It depends widely on which firqa (sect) the local mosque or chapter is following, and the neighbourhood and Muslim homes will follow that mosques' announcement. 

This year too contradicting announcements were made in Jammu and Kashmir regarding the sighting of the moon for Ramzan on Wednesday. 

The Grand Mufti of Jammu and Kashmir, Naseer-ul-Islam said that no evidence was found from any part of J&K regarding the sighting of the moon for Ramzan, so the first day would be on Friday, March 24. 

Meanwhile, Anjuman-e-Sharian Shian President Agha Syed Hassan Mousvi Al Safvi in a statement issued in Srinagar said that they had received confirmation of the sighting of the moon for Ramzan, so the first day of fasting would be Thursday, March 23. 

Imam and preacher Mufti Muhammad Anayatullah Qasmi in the central mosque of Talab Khatikan in Jammu in a statement announced the sighting of the moon for the holy month of Ramadan. 

In many cases hence, the issue of moon-sighting has become ‘moon fighting’. 

In this case, both sides are divided over the question of what is really the 'new' moon. Interestingly, both sides of the divide base their arguments on the Hadith: "Do not fast unless you sight the crescent, and do not break your fast till you sight the (following) crescent." (Al-Bukhari, Vol. 3:130).

Quoted above, the last sentence of this Hadith is significant in the sense that it insists if the new moon is not sighted with bare eyes because of clouds, sandstorm, haze or any other obstacles, the faithfuls should be ‘work(ing) out’ the best and the most scientific way possible to determine the moon’s position. 

If for some reason it is still not possible to work it out, it is advisable to wait for an additional day before celebrating the Eid and/or commencing the month of Ramadan. This is the most authentic and important Hadith that clearly advises how best to determine a new moon’s position/appearance.

In essence, the Hadith requires Muslims to ‘work out’ the time of the appearance of the new moon (if it is mature enough to be sighted with bare eyes). That means, if we are sure enough that the new moon has already appeared and gained enough maturity, we may start fasting or celebrate Eid, whichever is the case. 

During the early days of Islam, there was no other way but to sight the new moon with bare eyes. As a result, if the moon could not be sighted with bare eyes in an overcast evening, they had to wait for an extra day to make it sure that the new moon was already in the sky.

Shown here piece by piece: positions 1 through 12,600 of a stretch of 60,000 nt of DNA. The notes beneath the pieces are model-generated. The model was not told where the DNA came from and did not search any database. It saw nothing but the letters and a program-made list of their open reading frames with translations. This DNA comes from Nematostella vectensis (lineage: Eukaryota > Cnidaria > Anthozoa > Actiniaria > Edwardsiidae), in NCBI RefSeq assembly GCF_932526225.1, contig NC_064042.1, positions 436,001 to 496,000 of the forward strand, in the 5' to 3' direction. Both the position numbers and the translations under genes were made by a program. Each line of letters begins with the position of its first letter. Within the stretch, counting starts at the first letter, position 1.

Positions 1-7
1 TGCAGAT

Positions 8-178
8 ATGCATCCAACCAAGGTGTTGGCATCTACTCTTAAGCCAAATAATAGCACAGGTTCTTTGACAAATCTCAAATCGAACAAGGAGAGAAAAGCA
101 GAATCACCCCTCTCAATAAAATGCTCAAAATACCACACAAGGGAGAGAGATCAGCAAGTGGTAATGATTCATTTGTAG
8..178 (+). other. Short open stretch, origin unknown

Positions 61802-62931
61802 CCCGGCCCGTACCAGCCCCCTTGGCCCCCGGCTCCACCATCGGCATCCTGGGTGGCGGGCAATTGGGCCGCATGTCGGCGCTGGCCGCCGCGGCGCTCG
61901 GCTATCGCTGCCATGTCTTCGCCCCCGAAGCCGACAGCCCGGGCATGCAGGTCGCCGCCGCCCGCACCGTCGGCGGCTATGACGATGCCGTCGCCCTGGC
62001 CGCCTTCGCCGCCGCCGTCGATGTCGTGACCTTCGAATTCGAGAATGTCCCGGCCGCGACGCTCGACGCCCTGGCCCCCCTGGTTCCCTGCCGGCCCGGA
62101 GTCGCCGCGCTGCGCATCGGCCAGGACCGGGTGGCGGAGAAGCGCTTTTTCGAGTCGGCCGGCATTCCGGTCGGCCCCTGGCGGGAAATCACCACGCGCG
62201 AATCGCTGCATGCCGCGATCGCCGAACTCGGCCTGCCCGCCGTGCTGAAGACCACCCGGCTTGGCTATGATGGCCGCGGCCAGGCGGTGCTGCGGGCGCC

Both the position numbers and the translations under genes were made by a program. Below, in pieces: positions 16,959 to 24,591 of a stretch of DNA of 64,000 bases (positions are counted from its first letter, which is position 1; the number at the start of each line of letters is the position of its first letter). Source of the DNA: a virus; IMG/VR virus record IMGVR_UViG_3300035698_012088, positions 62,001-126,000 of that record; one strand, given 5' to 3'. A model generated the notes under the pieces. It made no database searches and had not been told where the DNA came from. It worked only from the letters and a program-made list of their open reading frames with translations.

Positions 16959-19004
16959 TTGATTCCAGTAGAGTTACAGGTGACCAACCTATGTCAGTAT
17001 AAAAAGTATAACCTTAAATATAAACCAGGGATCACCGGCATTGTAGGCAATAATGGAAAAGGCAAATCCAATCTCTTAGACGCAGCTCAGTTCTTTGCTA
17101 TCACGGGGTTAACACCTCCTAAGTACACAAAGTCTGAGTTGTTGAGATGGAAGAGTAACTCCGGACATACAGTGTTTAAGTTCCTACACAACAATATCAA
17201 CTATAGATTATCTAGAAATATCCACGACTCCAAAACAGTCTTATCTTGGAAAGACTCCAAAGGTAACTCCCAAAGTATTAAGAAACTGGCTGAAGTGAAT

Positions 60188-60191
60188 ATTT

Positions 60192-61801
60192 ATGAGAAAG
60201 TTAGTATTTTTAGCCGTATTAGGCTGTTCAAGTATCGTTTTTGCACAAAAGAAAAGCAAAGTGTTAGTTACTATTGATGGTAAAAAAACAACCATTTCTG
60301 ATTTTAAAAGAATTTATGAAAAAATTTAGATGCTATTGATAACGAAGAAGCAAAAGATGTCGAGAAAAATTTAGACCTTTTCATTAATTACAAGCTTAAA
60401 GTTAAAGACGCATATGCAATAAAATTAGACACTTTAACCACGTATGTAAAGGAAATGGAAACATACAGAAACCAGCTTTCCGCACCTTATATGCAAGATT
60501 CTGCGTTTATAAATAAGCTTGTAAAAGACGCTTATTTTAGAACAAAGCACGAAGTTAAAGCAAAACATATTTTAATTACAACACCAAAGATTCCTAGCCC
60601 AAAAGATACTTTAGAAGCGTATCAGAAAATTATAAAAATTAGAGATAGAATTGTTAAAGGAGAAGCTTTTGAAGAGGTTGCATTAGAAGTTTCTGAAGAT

Please note, that on the 30th day, there is no requirement even to sight the new moon. That means, the emphasis is not on the mere sighting of the moon, but the confirmation of the moon being in the sky in a certain position (even if it is still hidden under the clouds)!

These days, through astronomy, it is possible to know the exact position and time of the appearance/sighting of the new moon long before the actual day of such sighting. Therefore, with the help of science, ‘working out’ or determining the actual position of the new moon is possible without even looking at the sky which, in turn, could serve as the basis for starting fast or celebrating Eid.

It does not contradict the above-mentioned Hadith or the instruction by the Prophet.

The ongoing ‘moon sighting’ controversies could easily be referred to as a hollow ‘moon fighting’ exercise

To remove the controversy, Muslims can abide by  Islam’s much revered ‘Qiyas’ system (instructions obtained from the holy Quran and Hadith) and use the methods of ‘Ijma’ (consensus) to resolve the issue once for all, preferably, by relying on a method which is scientifically embedded and less controversial and thereby,  agree ahead of time, on fixed dates to observe three of their major events/festivals – Ramadan, Eid ul Fitr and Ei dul Adha. 

In many countries, including Europe and China, lunar positions are determined by using the scientific method. The United Nations Headquarters in New York determines Eid days (both Eid ul Fitr and Eid ul Adha) based on astronomical data and includes them in its official holiday calendar at the beginning of the year.

Arshia Malik is a columnist and commentator on social issues with particular emphasis on Islam in the Indian subcontinent.